While the Celtics didn’t score a big draft-night trade like many expected and desired, they can still pull off a deal during free agency, which begins July 1. The Celtics have until July 3 to guarantee the deals of Amir Johnson ($12 million) and Jonas Jerebko ($5 million). Waiving both would create cap space, or the Celtics could trade the two before the guaranteed deadline. Contracts with nonguaranteed stipulations can help stimulate trades because the team that receives the contract can immediately waive the player and create cap flexibility. The Celtics have interest in keeping both players, but a primary reason why Boston offered Johnson so much money was its desire to add a nonguaranteed second year . . . Don’t be so surprised that the Thunder traded Serge Ibaka. The big man has showed signs of slowing down. Two years ago, Ibaka averaged 15.1 points, 8.8 rebounds, and 2.7 blocked shots per game. This season, those figures slipped to 12.6, 6.8, and 1.9. In Ibaka’s first three seasons, he attempted six 3-pointers. In the next two, he attempted 117. In the past two seasons, he attempted 389, and he shot just 32.6 percent from beyond the arc in 2015-16. Ibaka transformed from an interior player to a perimeter one and his numbers suffered. With the emergence of Steven Adams and Enes Kanter, there was a lesser role for Ibaka and the Thunder decided to add defense and scoring punch in guard Victor Oladipo. The trade also shows that the Magic weren’t exactly enthralled with the young core they drafted over the past couple of years. Former Magic coach Scott Skiles was unhappy with the team’s younger players and wanted to move some of them for established veterans before he stepped down in May. Oladipo, the second overall pick three years ago, will definitely help the Thunder’s backcourt as a shooting guard, joining point guard Russell Westbrook. The two could make up the best defensive backcourt in the NBA. The question is whether Kevin Durant will join them at small forward.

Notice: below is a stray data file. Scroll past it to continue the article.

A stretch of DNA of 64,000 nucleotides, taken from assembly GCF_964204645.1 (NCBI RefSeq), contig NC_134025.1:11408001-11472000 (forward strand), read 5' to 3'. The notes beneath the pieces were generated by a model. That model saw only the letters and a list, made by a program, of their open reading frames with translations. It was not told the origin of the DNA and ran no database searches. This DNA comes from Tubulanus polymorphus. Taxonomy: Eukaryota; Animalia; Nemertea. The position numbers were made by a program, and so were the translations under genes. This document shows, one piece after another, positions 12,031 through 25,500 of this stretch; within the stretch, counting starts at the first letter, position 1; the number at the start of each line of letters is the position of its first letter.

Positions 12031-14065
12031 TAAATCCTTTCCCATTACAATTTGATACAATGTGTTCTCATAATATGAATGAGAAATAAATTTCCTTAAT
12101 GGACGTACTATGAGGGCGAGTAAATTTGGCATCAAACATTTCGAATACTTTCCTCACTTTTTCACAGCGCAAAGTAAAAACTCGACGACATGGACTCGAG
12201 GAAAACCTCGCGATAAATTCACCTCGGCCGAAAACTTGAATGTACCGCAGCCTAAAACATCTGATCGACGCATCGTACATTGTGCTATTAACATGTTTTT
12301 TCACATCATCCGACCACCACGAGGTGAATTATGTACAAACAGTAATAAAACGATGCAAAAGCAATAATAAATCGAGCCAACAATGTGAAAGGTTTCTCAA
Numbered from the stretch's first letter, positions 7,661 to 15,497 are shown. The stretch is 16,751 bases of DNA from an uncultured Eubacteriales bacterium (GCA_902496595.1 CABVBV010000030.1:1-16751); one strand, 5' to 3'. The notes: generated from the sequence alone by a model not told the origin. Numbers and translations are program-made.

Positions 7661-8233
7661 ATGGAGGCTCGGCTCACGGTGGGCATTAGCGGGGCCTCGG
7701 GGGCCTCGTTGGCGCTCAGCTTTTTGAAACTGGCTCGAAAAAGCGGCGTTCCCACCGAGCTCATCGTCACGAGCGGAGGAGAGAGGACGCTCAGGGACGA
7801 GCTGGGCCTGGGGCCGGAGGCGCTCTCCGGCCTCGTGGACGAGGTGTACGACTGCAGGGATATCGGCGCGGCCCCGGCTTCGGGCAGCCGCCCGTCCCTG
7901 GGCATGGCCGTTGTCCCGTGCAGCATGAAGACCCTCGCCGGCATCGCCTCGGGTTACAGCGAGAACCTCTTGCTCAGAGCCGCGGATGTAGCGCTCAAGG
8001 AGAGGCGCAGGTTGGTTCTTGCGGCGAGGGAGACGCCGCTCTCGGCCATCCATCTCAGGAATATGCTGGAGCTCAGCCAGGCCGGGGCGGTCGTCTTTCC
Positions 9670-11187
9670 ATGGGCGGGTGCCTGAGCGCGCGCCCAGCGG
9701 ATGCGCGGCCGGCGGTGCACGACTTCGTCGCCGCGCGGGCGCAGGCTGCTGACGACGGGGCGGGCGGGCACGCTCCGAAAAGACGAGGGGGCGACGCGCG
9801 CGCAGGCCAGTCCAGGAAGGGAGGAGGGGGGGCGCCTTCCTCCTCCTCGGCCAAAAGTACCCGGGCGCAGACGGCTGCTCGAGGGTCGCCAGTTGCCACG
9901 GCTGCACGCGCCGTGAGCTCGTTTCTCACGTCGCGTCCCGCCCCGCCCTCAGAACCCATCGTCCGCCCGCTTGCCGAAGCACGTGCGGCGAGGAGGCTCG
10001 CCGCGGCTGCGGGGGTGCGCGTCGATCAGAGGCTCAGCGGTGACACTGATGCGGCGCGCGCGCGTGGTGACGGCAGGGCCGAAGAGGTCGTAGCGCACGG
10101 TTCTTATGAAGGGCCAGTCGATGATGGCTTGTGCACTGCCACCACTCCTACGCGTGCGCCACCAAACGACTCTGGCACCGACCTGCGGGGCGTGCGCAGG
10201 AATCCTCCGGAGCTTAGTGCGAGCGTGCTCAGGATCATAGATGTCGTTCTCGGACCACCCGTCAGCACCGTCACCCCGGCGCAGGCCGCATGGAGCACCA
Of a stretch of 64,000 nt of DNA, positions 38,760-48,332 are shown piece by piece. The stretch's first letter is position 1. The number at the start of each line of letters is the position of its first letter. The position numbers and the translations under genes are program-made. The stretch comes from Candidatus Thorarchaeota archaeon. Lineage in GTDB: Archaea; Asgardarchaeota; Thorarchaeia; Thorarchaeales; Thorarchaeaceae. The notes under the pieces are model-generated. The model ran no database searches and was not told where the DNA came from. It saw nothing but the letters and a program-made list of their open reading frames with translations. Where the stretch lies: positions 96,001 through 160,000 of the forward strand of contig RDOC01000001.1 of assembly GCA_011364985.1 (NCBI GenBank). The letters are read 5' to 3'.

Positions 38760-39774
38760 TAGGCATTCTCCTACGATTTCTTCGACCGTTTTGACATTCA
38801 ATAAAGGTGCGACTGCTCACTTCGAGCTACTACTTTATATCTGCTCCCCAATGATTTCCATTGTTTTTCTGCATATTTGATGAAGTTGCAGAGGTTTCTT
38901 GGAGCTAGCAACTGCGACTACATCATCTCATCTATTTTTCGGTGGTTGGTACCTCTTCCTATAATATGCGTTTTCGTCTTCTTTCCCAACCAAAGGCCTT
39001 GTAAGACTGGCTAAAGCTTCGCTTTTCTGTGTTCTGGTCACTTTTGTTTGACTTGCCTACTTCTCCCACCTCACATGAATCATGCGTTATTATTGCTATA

Piece de resistance

Getty Images/Pool

LeBron James had maybe his finest hour during the NBA Finals. He helped the city of Cleveland end a 52-year championship drought and led the Cavaliers back from a 3-1 deficit, something that hadn’t been done before. Here’s a look at his series:

Compiled by Michael Grossi

Gary Washburn can be reached at gwashburn@globe.com. Follow him on Twitter @GwashburnGlobe. Material from interviews, wire services, other beat writers, and league and team sources was used in this report.